Devices are connected to each other though a message bus. Each device is configured to occupy a certain range of memory addresses. Devices use the bus in order to pass messages to each other. The most notable messages tell the other device to load (fetch) or save (store) bytes within their memory, which is referenced by a physical memory address.
For example, if random acccess memory (RAM) is configured to reside at addresses since 1024 to 10240 and the CPU sends a message to the bus for loading a byte at address 2048, the RAM will respond to that message with the byte that has been mapped to that address. Mapping is the translation of an address from one memory space to another, in this case from the physical memory space to the RAM’s internal space.
Every CPU has a register called the instruction pointer. This register contains the physical memory address of the next instruction. When an instruction is loaded (from physical memory), this address is incremented by the length of the instruction, advancing the pointer to the next instruction. This cycle repeats since the CPU is powered on until it is powered down.
Instructions that change the value of the instruction pointer are called jump instructions, because they cause the CPU to ‘jump’ to a specific instruction instead of advancing to the next one.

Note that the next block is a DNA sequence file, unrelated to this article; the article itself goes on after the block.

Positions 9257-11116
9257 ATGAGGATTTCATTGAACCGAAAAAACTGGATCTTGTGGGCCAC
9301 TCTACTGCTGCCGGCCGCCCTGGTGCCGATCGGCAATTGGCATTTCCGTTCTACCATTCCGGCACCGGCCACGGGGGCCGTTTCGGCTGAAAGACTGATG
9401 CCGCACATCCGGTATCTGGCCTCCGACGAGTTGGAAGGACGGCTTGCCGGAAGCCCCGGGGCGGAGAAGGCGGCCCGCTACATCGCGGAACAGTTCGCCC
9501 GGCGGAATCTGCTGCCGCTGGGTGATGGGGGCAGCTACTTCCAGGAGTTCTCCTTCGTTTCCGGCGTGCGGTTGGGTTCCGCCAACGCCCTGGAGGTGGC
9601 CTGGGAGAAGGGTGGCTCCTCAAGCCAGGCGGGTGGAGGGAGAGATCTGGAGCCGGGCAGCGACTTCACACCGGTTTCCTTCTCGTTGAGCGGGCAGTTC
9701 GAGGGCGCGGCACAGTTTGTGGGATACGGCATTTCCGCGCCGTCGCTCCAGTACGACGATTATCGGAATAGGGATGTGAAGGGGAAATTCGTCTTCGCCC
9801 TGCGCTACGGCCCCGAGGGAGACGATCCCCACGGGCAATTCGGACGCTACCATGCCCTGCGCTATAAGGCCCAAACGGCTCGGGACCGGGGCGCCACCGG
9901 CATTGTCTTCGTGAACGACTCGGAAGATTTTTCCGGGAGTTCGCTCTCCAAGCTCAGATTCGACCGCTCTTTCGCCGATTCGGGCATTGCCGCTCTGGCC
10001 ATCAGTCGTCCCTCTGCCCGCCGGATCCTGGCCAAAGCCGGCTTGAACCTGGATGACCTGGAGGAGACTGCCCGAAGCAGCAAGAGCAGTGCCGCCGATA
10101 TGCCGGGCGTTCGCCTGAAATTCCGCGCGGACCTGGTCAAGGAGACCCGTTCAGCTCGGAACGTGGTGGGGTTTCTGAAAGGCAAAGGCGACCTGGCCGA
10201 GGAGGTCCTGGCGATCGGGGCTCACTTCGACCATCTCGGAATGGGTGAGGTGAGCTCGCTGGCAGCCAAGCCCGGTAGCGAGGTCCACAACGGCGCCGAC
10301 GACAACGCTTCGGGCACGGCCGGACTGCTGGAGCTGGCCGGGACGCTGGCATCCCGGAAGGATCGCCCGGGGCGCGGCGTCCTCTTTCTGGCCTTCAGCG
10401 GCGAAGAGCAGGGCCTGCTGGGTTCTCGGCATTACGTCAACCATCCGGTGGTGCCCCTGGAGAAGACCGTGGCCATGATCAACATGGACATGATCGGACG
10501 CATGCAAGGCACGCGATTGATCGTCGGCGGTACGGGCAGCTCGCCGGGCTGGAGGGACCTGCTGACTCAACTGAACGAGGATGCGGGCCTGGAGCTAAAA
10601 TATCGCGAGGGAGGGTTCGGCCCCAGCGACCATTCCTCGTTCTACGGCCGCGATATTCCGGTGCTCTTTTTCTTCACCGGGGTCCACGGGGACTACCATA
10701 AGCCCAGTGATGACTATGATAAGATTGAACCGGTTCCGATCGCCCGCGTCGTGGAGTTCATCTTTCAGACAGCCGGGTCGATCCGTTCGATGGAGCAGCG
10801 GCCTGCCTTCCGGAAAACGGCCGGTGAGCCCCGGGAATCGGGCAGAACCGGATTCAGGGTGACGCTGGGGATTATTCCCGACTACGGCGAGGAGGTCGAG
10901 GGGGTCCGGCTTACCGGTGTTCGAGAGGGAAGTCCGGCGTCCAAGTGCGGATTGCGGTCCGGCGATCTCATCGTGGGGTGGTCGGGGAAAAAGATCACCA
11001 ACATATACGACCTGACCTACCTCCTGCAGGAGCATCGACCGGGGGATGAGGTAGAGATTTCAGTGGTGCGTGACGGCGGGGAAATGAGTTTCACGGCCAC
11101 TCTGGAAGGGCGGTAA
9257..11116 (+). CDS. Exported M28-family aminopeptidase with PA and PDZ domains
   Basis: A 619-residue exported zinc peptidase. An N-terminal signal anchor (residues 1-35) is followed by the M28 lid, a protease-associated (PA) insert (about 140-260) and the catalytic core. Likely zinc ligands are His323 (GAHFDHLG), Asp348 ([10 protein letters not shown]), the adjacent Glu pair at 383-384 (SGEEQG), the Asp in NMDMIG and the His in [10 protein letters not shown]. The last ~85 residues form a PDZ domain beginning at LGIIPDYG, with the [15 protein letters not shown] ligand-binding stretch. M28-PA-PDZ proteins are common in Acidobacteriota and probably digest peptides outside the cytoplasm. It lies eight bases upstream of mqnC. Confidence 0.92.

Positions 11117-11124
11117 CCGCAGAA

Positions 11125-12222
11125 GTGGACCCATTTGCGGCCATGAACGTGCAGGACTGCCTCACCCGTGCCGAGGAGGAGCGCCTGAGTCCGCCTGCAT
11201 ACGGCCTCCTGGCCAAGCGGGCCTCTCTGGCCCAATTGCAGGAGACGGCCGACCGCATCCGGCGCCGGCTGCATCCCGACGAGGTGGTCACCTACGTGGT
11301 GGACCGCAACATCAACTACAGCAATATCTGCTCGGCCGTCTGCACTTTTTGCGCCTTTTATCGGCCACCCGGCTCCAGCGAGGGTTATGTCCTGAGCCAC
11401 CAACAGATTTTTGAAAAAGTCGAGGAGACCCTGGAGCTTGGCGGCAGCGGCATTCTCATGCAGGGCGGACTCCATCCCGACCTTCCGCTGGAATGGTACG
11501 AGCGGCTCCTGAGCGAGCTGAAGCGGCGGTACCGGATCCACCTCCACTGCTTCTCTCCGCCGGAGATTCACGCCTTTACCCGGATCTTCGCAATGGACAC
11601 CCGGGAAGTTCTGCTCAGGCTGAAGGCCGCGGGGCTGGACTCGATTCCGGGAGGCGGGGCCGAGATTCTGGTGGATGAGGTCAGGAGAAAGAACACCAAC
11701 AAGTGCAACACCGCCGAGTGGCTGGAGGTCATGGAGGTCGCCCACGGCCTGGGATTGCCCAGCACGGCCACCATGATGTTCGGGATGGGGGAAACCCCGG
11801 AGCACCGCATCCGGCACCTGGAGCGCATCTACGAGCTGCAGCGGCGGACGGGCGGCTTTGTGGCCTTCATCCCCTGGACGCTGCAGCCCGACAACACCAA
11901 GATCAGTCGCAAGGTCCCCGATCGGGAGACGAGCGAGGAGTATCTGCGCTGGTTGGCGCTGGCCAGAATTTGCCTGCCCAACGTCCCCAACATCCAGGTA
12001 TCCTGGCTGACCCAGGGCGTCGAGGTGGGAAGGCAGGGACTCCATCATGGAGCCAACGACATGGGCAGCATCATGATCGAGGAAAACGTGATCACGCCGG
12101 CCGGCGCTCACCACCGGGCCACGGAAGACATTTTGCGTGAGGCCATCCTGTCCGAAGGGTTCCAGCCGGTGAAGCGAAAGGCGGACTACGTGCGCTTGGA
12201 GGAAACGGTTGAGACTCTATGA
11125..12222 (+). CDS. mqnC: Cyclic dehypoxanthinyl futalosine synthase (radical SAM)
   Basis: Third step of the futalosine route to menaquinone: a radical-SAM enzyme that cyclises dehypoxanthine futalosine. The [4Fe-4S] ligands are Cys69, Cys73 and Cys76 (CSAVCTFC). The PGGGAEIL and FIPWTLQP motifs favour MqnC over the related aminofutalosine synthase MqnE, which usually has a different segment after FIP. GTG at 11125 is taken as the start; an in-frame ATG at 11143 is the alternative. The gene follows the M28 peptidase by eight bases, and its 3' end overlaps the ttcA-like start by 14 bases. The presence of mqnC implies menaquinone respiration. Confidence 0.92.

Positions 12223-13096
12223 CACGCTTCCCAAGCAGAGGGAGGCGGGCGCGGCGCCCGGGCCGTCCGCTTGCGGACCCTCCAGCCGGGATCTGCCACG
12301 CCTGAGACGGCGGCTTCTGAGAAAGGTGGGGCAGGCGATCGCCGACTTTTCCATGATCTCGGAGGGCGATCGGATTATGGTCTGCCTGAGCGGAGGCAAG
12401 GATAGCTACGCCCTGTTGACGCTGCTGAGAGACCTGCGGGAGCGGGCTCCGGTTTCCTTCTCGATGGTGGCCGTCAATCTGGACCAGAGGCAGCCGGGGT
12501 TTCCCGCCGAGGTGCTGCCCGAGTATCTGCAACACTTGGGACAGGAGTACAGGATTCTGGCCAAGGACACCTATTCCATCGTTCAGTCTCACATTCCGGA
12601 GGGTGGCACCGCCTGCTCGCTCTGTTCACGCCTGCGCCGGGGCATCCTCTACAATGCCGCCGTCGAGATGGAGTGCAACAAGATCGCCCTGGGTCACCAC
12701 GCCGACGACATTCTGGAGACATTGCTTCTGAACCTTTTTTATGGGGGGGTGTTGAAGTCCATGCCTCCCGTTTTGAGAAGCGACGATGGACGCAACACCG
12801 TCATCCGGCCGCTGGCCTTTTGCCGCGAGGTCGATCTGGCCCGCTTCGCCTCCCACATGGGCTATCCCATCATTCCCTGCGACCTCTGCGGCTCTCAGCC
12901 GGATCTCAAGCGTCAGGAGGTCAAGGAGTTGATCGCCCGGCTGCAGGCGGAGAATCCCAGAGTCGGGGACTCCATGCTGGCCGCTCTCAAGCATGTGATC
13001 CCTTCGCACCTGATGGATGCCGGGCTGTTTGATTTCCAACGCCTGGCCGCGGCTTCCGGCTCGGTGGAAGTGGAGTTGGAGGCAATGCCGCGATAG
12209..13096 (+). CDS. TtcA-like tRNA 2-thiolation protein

Every CPU also implements instructions for checking conditions (such as a test whether a value in a register is equal to 0) and conditional jump instructions which change the value of the instruction pointer only if the condition has been met.
Instructions are grouped into sections called routines. Routines are written so that the CPU jumps from one routine to another. A collection of one or more routines is called a program.
A function is a specific kind of a routine, which jumps back to the routine from which it was called from. If a function is defined to have parameters, it means that the routine expects a specific state of registers at the time its execution begins. The same applies to the return value. Before jumping back, a function stores a value in a specific register.
Which registers are used, how and when is defined by a set of rules called a calling convention. Each program chooses a convention and complies with it, so that other programs (written by someone else) may call its functions.
The initial address loaded into the instruction pointer when a device is powered on is specifc to and varies by device.